Special Uses

References

Cultivation details

A plant of the moist tropics, where it is found at elevations from sea level to 1,200 metres[303 ]. It grows in areas where the mean annual temperature is in the range 20 - 33°c and the mean annual rainfall is 1,250 - 3,000 mm[303 ]. It prefers climates with a dry season, but is also found in areas with year-round rainfall[303 ]. For optimum development, it requires high, well-distributed rainfall[303 ]. Requires a sunny position[303 ]. The most suitable soils are lateritic loams, well-drained loams, sandy loams, clay loams and volcanic soils[303 ]. The plant can withstand short periods of inundation, though it is usually sensitive to waterlogging[303 ]. Prefers a pH in the range 5.5 - 6.5, tolerating 4.5 - 7.5[419 ]. A fast-growing tree. In medium-sized to large gaps in the forest, young trees may reach a height of 17 metres with a bole 25cm in diameter just 8 years after germination[299 ]. Planted trees in C?te d?Ivoire were generally 2.9 - 4.9 metres tall after 20 months, with exceptional growth up to 9 metres in some plants[299 ]. Trees 22 years old reached 36.5 metres with a bole diameter of 75cm[299 ]. Height growth is most rapid in the first 10 years of the tree's life, and decreases steadily afterwards, whereas mean annual wood volume increment reaches a peak of 15.5 cubic metres per hectare after 10 years, steadily decreasing to 6.9 cubic metres 51 years after planting[299 ]. The very fast rate of growth, straight stem and self-pruning habit, even at an early stage, make this an ideal species for the creation of large-scale, even-aged plantations[303 ]. The tree coppices well, even to an advanced age, but it is normally managed on a coppice rotation[303 , 332 ]. The tree is naturally not long-lived, and in old age the heart-wood becomes inferior, hollow or brittle[332 ]. Cultivation should ensure felling at the optimum age[332 ]. The rotation applied in favourable locations in Africa is 40 years[303 ]. The tree forms a good taproot supported by 6 - 8 powerful lateral roots[303 ]. There is also evidence of a widespread and rather superficial root system[303 ]. Plants are very vulnerable to fire[303 ]. Selection and breeding started in the 1960s in Africa. Since then, trees with superior growth rate and stem form have been selected, and clone banks have been established[303 ].

References

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Propagation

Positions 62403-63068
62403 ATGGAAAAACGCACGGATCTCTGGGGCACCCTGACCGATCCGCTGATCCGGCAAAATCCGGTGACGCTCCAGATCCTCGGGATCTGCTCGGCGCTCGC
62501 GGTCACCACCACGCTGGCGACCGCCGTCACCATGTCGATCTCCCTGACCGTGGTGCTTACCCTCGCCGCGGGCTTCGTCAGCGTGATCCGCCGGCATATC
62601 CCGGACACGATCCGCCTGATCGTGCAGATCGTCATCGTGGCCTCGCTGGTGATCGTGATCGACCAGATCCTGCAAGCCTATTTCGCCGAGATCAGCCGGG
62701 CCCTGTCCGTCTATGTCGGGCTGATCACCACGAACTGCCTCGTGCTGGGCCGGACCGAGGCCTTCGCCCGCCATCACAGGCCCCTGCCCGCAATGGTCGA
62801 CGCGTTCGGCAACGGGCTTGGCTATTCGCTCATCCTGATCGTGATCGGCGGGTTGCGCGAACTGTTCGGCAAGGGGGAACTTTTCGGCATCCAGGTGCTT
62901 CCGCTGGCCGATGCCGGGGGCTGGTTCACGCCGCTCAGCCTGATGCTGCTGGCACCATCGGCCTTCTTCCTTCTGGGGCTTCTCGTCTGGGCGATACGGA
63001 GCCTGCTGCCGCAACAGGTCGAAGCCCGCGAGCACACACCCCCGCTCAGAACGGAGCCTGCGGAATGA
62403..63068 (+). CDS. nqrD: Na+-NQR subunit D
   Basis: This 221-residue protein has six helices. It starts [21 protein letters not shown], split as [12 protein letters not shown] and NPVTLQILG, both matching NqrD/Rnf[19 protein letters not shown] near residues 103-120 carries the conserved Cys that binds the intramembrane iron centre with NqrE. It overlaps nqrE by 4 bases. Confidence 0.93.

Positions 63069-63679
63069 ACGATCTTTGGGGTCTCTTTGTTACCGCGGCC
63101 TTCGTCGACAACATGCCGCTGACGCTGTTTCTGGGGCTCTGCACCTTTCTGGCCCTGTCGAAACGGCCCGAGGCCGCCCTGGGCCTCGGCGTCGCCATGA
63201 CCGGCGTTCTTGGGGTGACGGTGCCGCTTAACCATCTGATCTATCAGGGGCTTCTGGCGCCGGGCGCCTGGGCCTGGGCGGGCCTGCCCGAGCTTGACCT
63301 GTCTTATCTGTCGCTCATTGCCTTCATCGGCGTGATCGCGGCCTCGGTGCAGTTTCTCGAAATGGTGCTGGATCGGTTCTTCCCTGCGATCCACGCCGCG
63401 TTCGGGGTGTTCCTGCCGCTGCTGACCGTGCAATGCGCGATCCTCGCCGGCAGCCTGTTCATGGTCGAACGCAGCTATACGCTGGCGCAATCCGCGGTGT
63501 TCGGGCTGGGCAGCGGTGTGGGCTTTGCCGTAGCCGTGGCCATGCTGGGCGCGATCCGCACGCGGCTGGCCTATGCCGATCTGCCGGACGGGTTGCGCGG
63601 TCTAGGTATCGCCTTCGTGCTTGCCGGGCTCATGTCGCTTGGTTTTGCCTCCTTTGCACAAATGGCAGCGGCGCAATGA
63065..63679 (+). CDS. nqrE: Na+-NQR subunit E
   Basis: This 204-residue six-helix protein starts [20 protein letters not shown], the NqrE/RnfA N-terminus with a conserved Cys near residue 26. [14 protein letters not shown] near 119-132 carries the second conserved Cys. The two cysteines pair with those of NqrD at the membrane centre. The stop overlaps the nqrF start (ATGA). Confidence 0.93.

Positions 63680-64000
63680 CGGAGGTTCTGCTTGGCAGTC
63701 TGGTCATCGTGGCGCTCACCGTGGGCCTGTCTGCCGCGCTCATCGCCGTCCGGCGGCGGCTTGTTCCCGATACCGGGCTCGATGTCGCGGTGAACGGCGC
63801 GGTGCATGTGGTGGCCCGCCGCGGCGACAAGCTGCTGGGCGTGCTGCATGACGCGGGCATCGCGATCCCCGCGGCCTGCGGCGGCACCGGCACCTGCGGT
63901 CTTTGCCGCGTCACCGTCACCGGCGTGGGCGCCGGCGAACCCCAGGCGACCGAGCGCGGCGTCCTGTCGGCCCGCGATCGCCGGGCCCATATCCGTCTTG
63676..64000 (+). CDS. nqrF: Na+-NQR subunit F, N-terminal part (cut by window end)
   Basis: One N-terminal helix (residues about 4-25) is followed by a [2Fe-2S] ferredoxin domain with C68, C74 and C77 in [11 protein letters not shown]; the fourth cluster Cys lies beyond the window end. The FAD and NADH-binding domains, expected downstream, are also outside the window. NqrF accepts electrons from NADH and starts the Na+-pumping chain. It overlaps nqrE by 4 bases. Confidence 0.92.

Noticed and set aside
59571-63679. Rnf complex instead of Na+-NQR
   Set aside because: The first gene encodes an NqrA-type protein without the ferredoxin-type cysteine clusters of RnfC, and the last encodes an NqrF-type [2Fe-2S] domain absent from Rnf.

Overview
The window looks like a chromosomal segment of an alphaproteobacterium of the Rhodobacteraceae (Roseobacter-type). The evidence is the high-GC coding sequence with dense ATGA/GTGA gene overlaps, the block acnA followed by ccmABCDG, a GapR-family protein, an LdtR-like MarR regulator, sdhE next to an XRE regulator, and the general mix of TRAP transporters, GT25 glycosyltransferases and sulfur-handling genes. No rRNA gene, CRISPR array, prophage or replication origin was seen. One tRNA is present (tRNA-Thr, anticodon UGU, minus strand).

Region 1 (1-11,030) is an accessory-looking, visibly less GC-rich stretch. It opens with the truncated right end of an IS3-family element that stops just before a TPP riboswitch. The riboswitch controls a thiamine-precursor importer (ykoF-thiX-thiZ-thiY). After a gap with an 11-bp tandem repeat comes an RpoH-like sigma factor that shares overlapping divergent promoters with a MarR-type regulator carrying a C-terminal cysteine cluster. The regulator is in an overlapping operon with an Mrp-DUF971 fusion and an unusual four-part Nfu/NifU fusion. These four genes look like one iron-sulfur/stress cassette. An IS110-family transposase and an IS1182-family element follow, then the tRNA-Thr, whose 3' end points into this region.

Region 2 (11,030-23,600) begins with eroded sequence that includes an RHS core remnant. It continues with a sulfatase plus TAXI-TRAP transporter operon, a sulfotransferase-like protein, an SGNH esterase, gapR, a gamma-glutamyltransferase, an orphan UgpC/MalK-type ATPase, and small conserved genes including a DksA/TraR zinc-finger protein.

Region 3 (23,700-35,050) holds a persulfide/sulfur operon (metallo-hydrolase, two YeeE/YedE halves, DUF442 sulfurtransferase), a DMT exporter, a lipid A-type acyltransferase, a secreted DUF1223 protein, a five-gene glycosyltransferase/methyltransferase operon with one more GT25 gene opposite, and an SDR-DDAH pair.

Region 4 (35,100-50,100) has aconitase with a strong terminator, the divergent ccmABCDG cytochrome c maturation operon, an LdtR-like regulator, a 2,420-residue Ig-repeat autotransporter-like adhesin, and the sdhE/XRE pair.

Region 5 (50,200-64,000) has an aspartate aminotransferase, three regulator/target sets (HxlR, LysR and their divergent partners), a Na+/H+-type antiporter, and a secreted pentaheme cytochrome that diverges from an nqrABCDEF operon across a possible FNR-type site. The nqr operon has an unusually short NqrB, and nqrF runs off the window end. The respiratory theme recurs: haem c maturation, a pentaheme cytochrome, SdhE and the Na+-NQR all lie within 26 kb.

Seed - best soaked overnight in cold water and then sown the following day[303 ]. Partial scarification of the seed coat will also aid germination[303 ]. Pre-treatment can also be by alternate soaking and drying for 1 week[303 ]. The seed germinates better if it is covered by the soil to exclude light[303 ]. Germination rate is usually 10 - 50%, but up to 93% has been achieved under experimental temperature fluctuations[303 ]. Light shade is generally applied during germination, but it should be removed after 1 - 2 months[303 ]. Adequate moisture during germination is a prerequisite[303 ]. Germination usually starts within 2 weeks of sowing and lasts for another 2 - 5 weeks[303 ]. The Seedlings rapidly develop a taproot and so should be potted up into containers as soon as they are large enough to handle[303 ]. Seedlings are ready for planting when they are 20 - 30 cm tall[303 ]. Seeds can also be sown in situ[303 ]. Orthodox seed storage behaviour; seeds maintained viability at 8.6% mc. Seeds can be stored in room temperature for up to 3 or 4 months. If stored in airtight containers at temperatures of 5 to -5 deg. C, they can be stored for up to 1 year. Can also be stored as dry fruit[303 ].

Other Names

If available other names are mentioned here

Found In

Countries where the plant has been found are listed here if the information is available

Cameroon; Côte d'Ivoire; Ghana; Guinea; Liberia; Nigeria; Sierra Leone

Weed Potential

Right plant wrong place. We are currently updating this section. Please note that a plant may be invasive in one area but may not in your area so it’s worth checking.

Conservation Status

IUCN Red List of Threatened Plants Status : Status: Vulnerable A1cd

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Growth: S = slow M = medium F = fast. Soil: L = light (sandy) M = medium H = heavy (clay). pH: A = acid N = neutral B = basic (alkaline). Shade: F = full shade S = semi-shade N = no shade. Moisture: D = dry M = Moist We = wet Wa = water.

 

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A.Chev.

Botanical References

Links / References

For a list of references used on this page please go here
A special thanks to Ken Fern for some of the information used on this page.